At the 150 Fulton Avenue site, there is little to suggest that children would be more exposed than adults to the contaminants of concern. The area around 150 Fulton Avenue is industrial with little indication of pedestrian traffic, youth or otherwise. Soil samples from ballfields at the nearby Mineola High School did not indicate the presence of site-related contaminants.

C. Health Outcome Data Evaluation

NYS DOH has not evaluated health outcome data specifically for the 150 Fulton Avenue site. Breast cancer incidence rates have been examined for small geographic areas of Nassau and Suffolk Counties for the years 1978-1987. No association was found between breast cancer incidence patterns and contaminated drinking wells and or hazardous waste sites.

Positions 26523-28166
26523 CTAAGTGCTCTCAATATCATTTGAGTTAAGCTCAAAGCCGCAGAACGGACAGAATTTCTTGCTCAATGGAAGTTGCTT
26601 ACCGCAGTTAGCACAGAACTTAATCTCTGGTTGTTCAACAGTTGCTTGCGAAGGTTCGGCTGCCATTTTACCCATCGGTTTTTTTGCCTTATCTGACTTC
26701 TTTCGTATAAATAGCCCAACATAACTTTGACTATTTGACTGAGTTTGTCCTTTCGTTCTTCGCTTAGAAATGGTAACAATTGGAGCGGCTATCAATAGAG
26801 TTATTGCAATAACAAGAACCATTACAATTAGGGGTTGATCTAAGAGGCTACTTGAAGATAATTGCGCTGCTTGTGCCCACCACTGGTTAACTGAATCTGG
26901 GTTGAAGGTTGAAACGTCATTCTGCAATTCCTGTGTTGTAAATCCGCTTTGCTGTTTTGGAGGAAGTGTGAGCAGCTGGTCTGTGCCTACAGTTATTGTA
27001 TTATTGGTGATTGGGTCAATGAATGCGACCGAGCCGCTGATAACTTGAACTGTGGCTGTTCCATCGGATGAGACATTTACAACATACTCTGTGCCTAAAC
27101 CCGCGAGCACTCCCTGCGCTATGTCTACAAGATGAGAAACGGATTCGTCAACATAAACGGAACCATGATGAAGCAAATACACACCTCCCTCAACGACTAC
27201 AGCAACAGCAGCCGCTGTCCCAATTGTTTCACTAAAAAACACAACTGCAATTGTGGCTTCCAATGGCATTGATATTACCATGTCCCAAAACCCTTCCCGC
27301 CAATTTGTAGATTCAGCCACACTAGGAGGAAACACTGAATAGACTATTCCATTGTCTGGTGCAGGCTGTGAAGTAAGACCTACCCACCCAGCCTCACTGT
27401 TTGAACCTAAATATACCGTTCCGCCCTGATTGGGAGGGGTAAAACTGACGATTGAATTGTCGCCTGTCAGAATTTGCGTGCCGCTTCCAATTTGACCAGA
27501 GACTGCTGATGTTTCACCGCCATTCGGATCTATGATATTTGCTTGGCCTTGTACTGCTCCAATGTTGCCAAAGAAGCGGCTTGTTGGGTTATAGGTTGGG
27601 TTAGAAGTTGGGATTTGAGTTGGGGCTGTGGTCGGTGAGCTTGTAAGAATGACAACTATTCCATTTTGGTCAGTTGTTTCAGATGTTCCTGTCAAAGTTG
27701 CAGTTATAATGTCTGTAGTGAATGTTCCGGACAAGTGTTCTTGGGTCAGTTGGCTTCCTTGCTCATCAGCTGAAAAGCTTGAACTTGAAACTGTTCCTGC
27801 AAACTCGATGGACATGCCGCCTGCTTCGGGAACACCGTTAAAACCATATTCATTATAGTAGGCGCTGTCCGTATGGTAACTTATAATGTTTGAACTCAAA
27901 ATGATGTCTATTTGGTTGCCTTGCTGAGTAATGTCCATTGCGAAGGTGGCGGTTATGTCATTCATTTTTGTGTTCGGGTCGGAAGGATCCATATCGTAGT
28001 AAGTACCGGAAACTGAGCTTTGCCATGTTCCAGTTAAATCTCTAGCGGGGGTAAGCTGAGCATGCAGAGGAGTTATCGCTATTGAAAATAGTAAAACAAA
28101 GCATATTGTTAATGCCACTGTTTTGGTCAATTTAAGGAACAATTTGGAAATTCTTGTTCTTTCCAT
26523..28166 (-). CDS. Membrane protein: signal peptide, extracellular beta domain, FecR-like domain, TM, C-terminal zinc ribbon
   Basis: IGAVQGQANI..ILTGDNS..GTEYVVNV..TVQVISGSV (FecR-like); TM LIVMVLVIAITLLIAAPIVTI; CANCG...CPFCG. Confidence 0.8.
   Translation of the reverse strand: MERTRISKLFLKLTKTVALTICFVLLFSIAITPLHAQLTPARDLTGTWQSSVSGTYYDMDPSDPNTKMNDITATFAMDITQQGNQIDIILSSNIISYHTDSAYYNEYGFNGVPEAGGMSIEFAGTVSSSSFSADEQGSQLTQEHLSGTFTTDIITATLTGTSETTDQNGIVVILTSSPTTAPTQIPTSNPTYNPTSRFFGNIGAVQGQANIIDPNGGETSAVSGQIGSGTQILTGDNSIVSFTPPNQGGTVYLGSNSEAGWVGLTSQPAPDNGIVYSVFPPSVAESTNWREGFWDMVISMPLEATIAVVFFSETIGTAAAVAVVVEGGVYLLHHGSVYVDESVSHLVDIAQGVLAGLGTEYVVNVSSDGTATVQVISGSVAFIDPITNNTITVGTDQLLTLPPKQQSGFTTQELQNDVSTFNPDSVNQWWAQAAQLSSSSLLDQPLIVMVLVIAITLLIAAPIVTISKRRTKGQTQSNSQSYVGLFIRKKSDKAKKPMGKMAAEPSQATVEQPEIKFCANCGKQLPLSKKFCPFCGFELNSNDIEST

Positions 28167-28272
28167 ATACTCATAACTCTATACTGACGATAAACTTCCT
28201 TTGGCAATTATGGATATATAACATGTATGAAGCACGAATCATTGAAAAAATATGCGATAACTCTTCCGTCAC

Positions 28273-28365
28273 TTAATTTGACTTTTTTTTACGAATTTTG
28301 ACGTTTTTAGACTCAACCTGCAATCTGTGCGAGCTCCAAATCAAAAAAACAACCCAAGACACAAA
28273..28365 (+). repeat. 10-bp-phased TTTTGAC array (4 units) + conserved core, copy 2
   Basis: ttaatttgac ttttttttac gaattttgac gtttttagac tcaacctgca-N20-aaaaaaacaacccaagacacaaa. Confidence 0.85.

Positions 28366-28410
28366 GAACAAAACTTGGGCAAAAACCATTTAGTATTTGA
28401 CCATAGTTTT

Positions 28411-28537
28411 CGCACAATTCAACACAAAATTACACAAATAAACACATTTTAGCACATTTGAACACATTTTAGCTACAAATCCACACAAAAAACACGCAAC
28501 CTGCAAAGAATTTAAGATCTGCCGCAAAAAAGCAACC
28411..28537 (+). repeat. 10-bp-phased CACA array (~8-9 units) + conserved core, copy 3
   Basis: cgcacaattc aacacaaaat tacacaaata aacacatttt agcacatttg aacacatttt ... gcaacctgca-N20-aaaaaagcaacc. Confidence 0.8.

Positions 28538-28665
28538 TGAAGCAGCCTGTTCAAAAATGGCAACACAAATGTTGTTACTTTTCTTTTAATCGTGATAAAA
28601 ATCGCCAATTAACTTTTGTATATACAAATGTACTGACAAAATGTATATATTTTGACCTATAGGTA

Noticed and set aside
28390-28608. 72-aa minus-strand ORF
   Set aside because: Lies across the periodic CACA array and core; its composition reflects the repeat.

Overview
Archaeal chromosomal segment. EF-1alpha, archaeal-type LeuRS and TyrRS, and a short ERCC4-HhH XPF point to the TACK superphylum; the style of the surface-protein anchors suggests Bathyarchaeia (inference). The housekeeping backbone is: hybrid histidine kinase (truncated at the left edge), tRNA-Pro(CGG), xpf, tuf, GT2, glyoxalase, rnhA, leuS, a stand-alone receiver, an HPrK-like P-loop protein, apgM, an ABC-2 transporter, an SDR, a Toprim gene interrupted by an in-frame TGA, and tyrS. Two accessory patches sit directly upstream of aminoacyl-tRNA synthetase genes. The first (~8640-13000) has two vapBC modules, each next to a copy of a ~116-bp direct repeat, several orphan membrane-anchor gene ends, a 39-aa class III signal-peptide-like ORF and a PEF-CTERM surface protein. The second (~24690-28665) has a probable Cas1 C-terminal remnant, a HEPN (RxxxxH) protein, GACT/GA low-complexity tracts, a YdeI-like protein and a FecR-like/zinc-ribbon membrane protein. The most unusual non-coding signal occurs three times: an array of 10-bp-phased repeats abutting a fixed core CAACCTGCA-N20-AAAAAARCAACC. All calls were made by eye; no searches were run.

In April of 1994, the NYS DOH completed a study of the occurrence of breast cancer on Long Island. The study found an association between living near active chemical facilities on Long Island and the risk of breast cancer in post-menopausal women. The study found no association between residence near chemical facilities and breast cancer for pre-menopausal women. For this study, no measurements of actual emissions from chemical plants or individual exposure to industrial pollutants were used. The association between living near an industrial/ chemical facility and breast cancer could be related to factors other than the air contaminants emitted by these facilities.